When Kami Garcia heard that Jeremy Irons would be in the film version of her book Beautiful Creatures, she thought she was getting punked. Garcia is a much bigger fan of the actor than her co-author and best friend, Margaret Stohl, and for Garcia, there was no one on earth she’d rather have playing Macon Ravenwood, the wise and good-hearted incubus and a main character in the novel. So when Stohl informed her that Irons would indeed be playing that exact part, Garcia was skeptical.
But the news was published in Variety, and that meant it was real. And Irons wasn’t even the first A-list actor to join the film. Viola Davis and Emma Thompson had already signed contracts.
This was just the tip of a strange iceberg for the Young Adult writers, who say they’ve been experiencing “different phases of crazy” ever since the process of adapting their hit book to the big screen started. It was nutty from the get-go — the women clinched a film deal even before their book was actually published. And when Garcia and Stohl visited the film’s New Orleans set and saw everything they had ever imagined, down to the most microscopic detail? It doesn’t get much weirder than that. Now they can’t drive anywhere in L.A. without passing a Beautiful Creatures billboard, and they can’t watch TV without seeing the trailer. Chances are, you’ve seen a dozen or so commercials for the film yourself.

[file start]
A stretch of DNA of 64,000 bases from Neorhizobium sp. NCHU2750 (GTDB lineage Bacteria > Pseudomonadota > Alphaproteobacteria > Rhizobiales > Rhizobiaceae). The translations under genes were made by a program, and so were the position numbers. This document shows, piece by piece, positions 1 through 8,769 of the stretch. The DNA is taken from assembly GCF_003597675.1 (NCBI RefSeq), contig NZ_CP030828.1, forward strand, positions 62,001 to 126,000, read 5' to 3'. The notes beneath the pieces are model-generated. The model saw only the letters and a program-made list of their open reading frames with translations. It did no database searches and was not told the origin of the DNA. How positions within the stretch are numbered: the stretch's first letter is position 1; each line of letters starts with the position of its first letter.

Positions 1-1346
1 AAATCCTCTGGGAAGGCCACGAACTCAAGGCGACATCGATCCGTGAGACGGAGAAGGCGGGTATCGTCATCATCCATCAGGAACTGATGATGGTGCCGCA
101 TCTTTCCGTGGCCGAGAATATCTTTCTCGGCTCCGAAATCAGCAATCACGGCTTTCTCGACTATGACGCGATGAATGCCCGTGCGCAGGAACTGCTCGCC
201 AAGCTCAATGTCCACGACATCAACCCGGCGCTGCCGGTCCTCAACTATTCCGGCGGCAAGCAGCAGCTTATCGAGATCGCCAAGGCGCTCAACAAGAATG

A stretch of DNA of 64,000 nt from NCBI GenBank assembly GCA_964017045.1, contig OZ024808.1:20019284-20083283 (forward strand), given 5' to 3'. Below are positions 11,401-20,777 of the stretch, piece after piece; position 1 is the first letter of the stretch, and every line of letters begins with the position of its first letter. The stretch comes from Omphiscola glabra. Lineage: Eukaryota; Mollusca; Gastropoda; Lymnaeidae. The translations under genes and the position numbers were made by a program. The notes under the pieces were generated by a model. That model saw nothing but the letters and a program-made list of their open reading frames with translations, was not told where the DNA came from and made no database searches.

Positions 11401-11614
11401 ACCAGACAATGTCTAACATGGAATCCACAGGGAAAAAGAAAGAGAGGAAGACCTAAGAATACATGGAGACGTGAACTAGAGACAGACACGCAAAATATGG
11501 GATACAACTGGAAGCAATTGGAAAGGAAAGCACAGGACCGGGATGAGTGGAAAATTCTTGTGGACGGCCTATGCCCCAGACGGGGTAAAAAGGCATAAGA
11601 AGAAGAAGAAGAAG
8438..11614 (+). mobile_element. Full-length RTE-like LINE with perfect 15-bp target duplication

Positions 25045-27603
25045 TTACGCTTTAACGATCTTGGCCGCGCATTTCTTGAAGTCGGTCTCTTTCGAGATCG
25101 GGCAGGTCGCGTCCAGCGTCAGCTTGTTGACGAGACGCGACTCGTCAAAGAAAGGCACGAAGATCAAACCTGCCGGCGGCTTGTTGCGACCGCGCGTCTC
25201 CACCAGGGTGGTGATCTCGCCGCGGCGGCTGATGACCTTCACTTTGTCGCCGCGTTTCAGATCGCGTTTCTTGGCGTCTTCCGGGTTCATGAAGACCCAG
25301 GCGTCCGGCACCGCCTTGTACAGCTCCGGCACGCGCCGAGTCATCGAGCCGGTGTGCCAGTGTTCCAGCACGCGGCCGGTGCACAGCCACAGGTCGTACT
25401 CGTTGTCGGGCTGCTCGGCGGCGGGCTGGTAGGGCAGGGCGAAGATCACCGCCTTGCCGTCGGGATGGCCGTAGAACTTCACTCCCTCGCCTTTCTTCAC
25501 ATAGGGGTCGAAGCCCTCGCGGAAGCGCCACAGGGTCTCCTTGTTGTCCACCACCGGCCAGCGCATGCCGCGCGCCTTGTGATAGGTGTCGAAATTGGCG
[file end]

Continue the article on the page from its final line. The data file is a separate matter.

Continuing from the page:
If you’re not already familiar with the witchy universe of the Caster Chronicles books, here’s a crash course, and we’ll keep the spoilers to a minimum. The books are set in the fictional small town of Gatlin, S.C. The protagonist is 16-year-old Ethan Wate (played in the film by Alden Ehrenreich). He’s bored, as anyone growing up in the boonies would be, and spends his days in school, playing basketball, and trying not to piss off his housekeeper, Amma (Davis). That’s until Lena Duchannes (Alice Englert) shows up.
A new girl in a place that never gets new girls, Lena is immediately declared a freak by Gatlin’s upper crust social circle, especially since her uncle, Macon Ravenwood (Irons), is the town recluse. The bullies have a point, though. Unbeknownst to them, Lena’s a caster, a fancy term for witch, and the daughter of one of the wickedest of witches (Thompson). Lena is about to turn 16, the age when casters are chosen for the light (good) or the dark (evil), and on top of that she has to deal with her raging mortal hormones. As does Ethan. They make out a bunch.
Look, just because Beautiful Creatures has the same kind of supernatural, romantic element as those books about sparkly vampires doesn’t mean it’s the stuff of cheesy lip biting and withering looks. Don’t put this in the same category as the Twilight films. Because the level of talent behind Beautiful Creatures should speak volumes. Collectively, Irons, Davis, and Thompson have three Oscar wins and four nominations between them. The film needed accomplished adult actors, because it has meaty adult roles.